Before Star Wars even landed in Japan, there was already pornographic manga of Luke, Leia and co. in open circulation. The films’ advertising publicity supervisor, Charles Lippincott, and star Mark Hamill arrived in the East for a press tour, where they stumbled across a few choice manga and brought them back for boss-man George Lucas as a bit of a giggle. But they hadn’t counted on his aversion to porno, fan made or otherwise, spawned from his precious creation. The only thing that prevented Lucas from suing the artists was a legal loophole since the film hadn’t yet been released. Despite his disgust, the screaming immediacy of this international response must have stunned him outright. Even then, he was unaware that this was the starting signal for an enduring Japanese fascination with Star Wars, looping Lucas’ samurai inspired movie right back around on itself.
Flash forward to the 1990s and illustrator Hisao Tamaki was working to recreate the original trilogy as a manga series. With the time and space to consider the style, themes and flow, this series came to be more highly regarded among comic fans than its original American counterparts. Having a far more flexible format and page limits, the manga could afford to luxuriate, expand and pontificate on any moments they wished. With the freedom to slow things down and splash gore around as Tamaki saw fit, the resulting sequential adaptation was broodier and bloodier than the comparatively kid-friendly source material. The manga were far more text-minimalist than the 70s/80s comics too, the stark monochrome visuals opened up to a darker sense of visual expression. In a piece for io9, WIRED writer Graeme McMillan says that it wasn’t even just an issue of “pacing and available space – while Marvel’s 22-page limit for each issue reduces the destruction of Alderaan to one panel, the manga spends six pages on the same event – but also of editorial restrictions: Vader cutting off Luke’s hand is shown in all its gory detail in Japan, but American audiences find a piece of machinery suspiciously in the way.”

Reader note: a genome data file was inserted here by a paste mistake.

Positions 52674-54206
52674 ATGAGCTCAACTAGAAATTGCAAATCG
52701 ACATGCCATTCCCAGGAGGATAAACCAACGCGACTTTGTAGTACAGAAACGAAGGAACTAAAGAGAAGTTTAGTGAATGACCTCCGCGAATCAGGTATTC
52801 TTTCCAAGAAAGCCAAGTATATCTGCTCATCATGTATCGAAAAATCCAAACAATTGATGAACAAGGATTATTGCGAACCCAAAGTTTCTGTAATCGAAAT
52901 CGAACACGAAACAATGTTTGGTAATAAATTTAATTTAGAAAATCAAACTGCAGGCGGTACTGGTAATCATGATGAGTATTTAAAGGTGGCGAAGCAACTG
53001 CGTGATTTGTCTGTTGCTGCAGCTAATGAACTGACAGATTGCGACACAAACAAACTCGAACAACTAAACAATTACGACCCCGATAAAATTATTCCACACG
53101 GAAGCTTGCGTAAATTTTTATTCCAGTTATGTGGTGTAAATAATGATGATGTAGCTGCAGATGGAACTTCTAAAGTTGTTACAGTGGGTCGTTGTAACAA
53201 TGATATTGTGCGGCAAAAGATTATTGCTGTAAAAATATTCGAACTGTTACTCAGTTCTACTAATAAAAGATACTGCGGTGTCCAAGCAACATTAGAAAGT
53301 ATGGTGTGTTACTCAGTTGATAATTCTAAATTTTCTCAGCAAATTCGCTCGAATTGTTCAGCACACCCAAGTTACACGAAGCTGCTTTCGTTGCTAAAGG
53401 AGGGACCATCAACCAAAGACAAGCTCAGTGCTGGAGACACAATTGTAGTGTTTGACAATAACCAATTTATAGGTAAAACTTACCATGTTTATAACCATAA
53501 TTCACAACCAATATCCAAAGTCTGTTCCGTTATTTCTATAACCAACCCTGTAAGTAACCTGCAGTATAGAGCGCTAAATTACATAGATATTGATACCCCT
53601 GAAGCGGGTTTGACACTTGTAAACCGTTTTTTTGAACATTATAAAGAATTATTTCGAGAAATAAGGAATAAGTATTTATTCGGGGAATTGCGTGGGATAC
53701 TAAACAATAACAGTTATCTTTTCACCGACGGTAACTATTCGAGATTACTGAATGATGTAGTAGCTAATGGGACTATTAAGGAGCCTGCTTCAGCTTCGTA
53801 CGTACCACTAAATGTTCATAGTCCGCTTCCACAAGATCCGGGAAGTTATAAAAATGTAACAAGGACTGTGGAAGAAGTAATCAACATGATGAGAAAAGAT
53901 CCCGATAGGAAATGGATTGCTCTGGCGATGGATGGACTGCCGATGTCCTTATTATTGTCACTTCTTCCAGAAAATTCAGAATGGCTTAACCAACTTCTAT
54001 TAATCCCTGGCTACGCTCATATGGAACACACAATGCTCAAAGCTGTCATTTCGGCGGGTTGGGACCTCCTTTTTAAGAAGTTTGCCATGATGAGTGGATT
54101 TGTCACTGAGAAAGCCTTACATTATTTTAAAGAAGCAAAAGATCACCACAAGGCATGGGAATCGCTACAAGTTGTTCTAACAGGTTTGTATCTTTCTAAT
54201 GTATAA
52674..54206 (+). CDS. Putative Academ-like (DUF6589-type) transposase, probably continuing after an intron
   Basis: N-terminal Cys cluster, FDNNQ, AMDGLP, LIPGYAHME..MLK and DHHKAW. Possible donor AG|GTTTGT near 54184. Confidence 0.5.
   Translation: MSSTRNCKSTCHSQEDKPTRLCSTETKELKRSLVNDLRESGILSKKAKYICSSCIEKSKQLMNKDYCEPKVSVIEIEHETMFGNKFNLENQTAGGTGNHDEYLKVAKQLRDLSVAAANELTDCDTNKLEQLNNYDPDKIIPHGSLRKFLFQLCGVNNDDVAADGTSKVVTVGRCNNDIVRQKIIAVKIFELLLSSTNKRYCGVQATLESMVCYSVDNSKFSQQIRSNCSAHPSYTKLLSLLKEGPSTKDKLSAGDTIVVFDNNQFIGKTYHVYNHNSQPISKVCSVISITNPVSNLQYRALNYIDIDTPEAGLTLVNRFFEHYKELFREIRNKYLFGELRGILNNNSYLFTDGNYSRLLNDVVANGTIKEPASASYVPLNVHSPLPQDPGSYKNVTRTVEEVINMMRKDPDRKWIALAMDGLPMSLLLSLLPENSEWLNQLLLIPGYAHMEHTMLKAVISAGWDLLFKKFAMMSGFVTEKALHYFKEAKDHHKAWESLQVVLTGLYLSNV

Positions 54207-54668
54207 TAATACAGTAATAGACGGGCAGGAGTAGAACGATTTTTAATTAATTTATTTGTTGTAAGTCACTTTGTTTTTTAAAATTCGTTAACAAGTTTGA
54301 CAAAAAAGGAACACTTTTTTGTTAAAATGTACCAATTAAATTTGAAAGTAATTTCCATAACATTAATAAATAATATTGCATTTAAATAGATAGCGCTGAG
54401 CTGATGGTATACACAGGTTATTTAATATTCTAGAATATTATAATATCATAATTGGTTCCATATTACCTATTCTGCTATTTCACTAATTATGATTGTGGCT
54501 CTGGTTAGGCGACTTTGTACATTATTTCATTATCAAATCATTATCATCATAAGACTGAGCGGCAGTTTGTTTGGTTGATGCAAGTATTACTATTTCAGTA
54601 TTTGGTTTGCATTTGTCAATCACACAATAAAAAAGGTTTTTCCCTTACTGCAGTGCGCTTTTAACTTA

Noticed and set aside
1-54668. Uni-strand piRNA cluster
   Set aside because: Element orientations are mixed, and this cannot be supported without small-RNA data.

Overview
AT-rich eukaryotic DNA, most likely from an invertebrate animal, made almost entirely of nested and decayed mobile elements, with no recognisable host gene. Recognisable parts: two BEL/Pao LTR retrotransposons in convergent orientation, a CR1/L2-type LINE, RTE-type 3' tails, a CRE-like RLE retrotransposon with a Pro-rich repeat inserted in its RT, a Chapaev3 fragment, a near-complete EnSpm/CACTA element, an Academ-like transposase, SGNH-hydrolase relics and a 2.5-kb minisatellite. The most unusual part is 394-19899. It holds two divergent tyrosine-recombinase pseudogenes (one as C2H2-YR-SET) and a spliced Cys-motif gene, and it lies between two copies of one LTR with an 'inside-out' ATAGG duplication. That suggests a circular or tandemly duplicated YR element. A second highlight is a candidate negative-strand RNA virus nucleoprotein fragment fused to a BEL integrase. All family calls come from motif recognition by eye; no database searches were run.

Long before the arrival of the Star Wars manga, however, came the first anime feature adapting Galaxy Express 999. Leiji Matsumoto’s 1977 manga is set in a future where humans have learned to perfectly transfer their minds and emotions into mechanical bodies. This film arguably does a better job than the prequel trilogy of putting a character like Anakin Skywalker under a sympathetic spotlight. Tetsuro is obsessed with getting his own mechanised body, giving him eternal life and freedoms he could never have as a human. And so, he and his mother quest to get aboard the Galaxy Express 999, a space train that only comes to Earth once a year, so they can travel to the Andromeda Galaxy, the fabled utopia where anyone, from any walk of life, is free to inhabit one of these otherwise astronomically expensive bodies. Before they even reach the station, however, Count Mecha and a gang of “human hunters” kill Tetsuro’s mother, who tells him to go on, find his mechanised body and live the eternal life she couldn’t. From here, this first film of the manga that introduced rogue romantic Captain Harlock shifted its structure to match what would come to be known as Star Wars Episode IV: A New Hope. Rather than having Tetsuro kill Count Mecha after his mother is murdered on Earth, he restrains himself from his revenge until a stand-off between the two towards the end, in the count’s Time Castle on the planet Heavy Melder.